You run until breathless, resting atop a rotted tree stump. You hear movement—something lumbering through the forest. You sprint in that direction, heart-racing. Where could he have gone? you think. “Come out, come out, wherever you are!”

And a voice, like an echo . . .

Come out . . .

A crunch, crunch, and a snap, like bones breaking. And you turn and head in that direction, deeper into the windless woods. The light is a fading thing behind you, as if all the colour were draining from the world. The trees are briefly limned in the dying silver light. A chill sweeps through you and you shiver. You jog aimlessly, searching and searching, calling out “Come out, come out,” and you realise you’ve lost your enthusiasm for the game, for childhood, for so many things, that life has defeated you yet again, and you stop dead, breath heaving and clouding in the sudden cold.

In the dark, you are cold and alone. Then another soft crunch, and a darker shape appears between the trees. The black form moves towards you.

You’re alone, then? A voice like razored-dusk; quiet and disquieting. And a grin in the asking.

You shiver. Your world is a darkening void; empty and starless. You grow numb, your mind spinning, trying to latch onto something but coming away empty, like a rudderless ship bobbing on waves as distant shores dim. An untethering. Silence, except for the slow crunch of booted feet. Then, a lunge as the dim figure reaches for you . . .

. . . and you turn and run. And run. Mindless. Heedless of the reaching branches that claw and scratch. And in the running you feel sluggish and dead, plodding through the trees. Then you remember. Remember what it was like to be scared, heart-pounding as you stumbled through the dark of the world, past an old and broken bicycle, past the bones of dead things as a dark laughter rang out behind you, your mind a dark and spinning vortex of dread, a curtain of blood, then darkness.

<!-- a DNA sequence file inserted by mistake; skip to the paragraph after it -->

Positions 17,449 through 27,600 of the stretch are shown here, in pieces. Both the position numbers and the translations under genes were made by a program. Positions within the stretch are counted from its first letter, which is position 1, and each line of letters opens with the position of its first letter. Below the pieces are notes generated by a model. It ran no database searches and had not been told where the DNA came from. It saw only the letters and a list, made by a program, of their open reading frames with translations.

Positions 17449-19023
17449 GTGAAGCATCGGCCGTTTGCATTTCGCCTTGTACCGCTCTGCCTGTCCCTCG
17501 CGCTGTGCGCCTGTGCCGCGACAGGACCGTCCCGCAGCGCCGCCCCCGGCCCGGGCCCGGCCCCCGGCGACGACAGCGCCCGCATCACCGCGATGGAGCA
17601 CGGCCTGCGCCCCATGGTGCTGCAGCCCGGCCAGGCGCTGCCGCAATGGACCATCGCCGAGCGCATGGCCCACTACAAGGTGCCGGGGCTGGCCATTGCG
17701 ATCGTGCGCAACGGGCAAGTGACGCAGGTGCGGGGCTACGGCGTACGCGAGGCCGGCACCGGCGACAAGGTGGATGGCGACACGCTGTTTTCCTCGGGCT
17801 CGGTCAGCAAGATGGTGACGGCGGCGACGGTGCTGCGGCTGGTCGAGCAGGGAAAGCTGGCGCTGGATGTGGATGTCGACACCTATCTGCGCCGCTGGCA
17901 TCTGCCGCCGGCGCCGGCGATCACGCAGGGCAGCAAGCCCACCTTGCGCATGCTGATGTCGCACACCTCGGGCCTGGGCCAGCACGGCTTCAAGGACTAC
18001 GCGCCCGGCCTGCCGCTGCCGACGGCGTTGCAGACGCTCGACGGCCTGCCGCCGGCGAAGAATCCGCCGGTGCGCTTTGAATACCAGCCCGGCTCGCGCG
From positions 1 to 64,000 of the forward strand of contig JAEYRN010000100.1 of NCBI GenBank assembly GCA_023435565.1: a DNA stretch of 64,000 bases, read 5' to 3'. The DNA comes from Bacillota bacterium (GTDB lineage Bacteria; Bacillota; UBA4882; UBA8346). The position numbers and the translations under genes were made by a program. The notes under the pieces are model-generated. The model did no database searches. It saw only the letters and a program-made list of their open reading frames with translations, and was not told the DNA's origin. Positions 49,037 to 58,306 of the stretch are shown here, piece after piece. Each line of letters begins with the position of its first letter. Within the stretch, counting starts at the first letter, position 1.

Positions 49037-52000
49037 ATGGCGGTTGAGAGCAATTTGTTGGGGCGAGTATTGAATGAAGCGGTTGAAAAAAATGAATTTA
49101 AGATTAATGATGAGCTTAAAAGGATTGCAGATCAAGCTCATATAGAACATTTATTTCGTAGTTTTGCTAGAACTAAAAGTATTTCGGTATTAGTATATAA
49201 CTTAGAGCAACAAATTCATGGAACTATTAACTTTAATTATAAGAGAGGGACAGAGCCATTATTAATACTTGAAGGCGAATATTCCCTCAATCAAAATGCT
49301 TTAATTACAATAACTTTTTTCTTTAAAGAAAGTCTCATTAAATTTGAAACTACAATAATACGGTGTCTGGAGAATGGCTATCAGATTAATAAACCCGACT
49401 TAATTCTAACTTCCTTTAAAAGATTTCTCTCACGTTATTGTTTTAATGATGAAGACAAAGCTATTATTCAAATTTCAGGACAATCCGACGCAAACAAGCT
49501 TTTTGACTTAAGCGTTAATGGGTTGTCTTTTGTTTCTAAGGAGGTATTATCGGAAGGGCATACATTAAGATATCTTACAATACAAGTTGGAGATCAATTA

You remember the dark. You remember being alone. You remember feeling nothing. As if you didn’t exist. And thinking, if only I could crawl out of here.

Then, a sound reaches you. A shrilling, buzzing noise. The cicadas are screaming. Thirteen, you recall.

Thirteen years . . .

Presently, you open your eyes to sunlight stippling through a green forest canopy. Your mouth tastes of dirt and worms, and something else, something worse. There is a birch tree, proud and silver, and beyond that a path. And on the path is a figure, looking up, a hand shielding its face from the light. You move to the tree, and your heart starts up, and for the first time in a long while, the beginning of a smile creases your face. And, briefly, you remember. So you step out from the shadows.

“Hide and seek,” you trill out, and run back into the shadows, into the forest-dark, until the cicadas scream again.

Michael Kelly

Michael Kelly is the former Series Editor for the Year’s Best Weird Fiction. He’s a Shirley Jackson Award and British Fantasy Award-winning editor, and a two-time World Fantasy Award nominee. His fiction has appeared in a number of journals and anthologies, including Black Static, Nightscript, The Mammoth Book of Best New Horror 21 & 24, Postscripts, Weird Fiction Review, and has been previously collected in Scratching the Surface, Undertow & Other Laments, and All the Things We Never See. He is the owner and Editor-in-Chief of Undertow Publications.